Wed. Jul 24th, 2024

     Since 2007’s fiasco with the Proposition 218 protest vote to stop the increase in sewer rates to fund $42.5 million wastewater treatment plant  (WWTP), the subsequent miscounting of the votes by former City Clerk, Dianne Nickerson, the recall against her, her resignation (or early retirement depending on where you sit) the referendum, the initiative that was defeated when the City sued Doug and Donna Westfall for trying to get it to the ballot….. whew! That’s alot. Might even call it exhausting.

     There’s a flickering of light at the end of the tunnel though.  Public Works Director, Jim Barnts, presented the City Council with a plan to accept septage at the WWTP.  This should result in becoming a profit center. Creating a profit center from our WWTP plant and lab is not a new idea.  When the workshops were held in 2007, Mr Barnts also mentioned that the $2 1/2 million, 2400 square foot lab (that’s $1,000 square foot folks…. which normally would be a red flag to anyone) should pay for itself within 2 1/2 years.  NOT!  Don’t know when that will hapen.

     Let’s go back to septage. The short explanation is that that’s the stuff pumped out of septic tanks.  Firms like Roto Rooter have to haul them a long ways and that increases their pumping rates to the consumer.  If they were to unload at the WWTP for 25 cents a gallon and did that year in and year out at roughly 1,000,000 gallons a year, we’re looking at $250,000.  Now the numbers become interesting.  The numbers become even more interesting when considering that there are alot more haulers than just Roto Rooter.

     If that one aspect of the WWTP becomes a profit center,and it should, is there any reason why our staff couldn’t now figure out a formula to incorporate in reducing sewer rates to the ratepayers?

     Another question that begs for an answer. Eleven point 8 percent (11.8%) was allocated towards expansion of the WWTP.  I’ve maintained and others have maintained that 11.8% expansion is not an accurate figure.  Why is this an important figure?  Because it goes to the issue of who pays for the expansion component. Right now the RATEPAYERS are on the hook for the entire one hundred percent (100%) of the loan.  But that’s a question for another day.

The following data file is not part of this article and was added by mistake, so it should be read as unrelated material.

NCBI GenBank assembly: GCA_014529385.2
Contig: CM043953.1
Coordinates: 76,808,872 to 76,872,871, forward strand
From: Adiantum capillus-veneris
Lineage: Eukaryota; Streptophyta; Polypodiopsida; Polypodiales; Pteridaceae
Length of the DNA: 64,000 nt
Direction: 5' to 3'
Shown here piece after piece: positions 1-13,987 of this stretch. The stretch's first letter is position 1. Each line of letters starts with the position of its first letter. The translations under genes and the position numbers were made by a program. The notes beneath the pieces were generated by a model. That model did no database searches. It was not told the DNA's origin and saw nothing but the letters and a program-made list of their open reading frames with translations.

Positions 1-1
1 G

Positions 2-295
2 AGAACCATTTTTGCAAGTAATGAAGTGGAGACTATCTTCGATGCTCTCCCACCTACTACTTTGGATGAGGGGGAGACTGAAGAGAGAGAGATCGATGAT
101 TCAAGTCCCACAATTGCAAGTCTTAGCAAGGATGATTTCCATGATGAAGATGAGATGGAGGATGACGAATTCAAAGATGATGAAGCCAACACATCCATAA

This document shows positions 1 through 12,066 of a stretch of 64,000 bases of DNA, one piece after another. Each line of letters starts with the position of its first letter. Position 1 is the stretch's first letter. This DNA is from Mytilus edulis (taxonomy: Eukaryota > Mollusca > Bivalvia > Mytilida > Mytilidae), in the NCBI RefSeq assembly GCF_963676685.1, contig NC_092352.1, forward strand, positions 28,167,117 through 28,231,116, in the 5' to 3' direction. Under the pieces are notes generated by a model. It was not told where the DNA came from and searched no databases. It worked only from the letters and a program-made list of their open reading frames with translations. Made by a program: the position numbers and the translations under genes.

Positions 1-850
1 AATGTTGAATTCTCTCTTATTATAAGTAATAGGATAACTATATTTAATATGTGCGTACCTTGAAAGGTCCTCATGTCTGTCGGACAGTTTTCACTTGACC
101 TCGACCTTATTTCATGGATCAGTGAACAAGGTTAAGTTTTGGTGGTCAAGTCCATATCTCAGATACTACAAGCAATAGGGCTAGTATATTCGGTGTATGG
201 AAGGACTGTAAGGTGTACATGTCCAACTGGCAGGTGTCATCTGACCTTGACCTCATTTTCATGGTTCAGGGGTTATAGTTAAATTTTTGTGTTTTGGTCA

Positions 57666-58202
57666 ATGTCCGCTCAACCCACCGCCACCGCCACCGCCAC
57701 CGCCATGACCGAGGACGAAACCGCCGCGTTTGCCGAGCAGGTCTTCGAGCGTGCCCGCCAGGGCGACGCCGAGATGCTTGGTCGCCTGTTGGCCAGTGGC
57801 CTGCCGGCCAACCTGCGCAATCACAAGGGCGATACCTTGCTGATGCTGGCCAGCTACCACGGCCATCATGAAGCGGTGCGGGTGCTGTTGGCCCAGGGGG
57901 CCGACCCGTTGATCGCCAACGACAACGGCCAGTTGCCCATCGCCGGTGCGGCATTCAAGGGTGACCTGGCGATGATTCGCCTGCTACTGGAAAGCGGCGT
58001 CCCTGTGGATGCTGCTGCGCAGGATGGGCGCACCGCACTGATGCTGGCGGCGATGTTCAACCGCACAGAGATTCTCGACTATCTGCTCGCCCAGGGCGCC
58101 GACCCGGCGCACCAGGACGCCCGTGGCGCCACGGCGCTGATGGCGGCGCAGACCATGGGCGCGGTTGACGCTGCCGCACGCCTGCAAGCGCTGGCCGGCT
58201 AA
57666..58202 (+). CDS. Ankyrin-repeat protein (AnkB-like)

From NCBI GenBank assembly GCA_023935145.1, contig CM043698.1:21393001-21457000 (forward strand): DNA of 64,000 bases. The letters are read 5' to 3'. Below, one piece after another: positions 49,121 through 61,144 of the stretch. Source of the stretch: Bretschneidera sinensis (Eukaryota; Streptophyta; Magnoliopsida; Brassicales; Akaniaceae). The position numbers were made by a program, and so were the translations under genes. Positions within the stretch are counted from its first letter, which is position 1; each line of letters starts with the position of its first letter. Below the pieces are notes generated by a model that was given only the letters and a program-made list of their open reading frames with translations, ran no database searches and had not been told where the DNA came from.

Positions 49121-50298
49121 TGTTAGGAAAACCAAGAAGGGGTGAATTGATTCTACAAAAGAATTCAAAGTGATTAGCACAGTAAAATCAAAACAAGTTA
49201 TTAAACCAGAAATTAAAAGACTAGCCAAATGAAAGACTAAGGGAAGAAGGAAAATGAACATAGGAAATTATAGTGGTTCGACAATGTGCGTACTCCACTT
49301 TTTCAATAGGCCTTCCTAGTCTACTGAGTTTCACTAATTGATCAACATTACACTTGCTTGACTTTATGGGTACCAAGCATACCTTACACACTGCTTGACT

Today, keep in mind that the only way sewer rates can be reduced is by showing the State we have a workable program to repay the loan.  To refresh your memories, that came about in a 4-1 vote which was termed "the poison pill" by Bill Lonsdale, local resident.  The city council voted to extend the term of the loan from 20 to 30 years.  This increased the loan amount by $4 million, but gave the city some repayment years interest free.  However, the city no longer had the power to reduce the  sewer rates.  The city gave that power away. At some level, and I don’t where where it happened, an agreement was made that only the State could reduce the sewer  rates.   

     In my mind, the formula for reducing sewer rates must be incorporated into the septage program now.   Otherwise, I’m concerned that it will not happen.  If you agree, please let city hall or one of your local city council members know.

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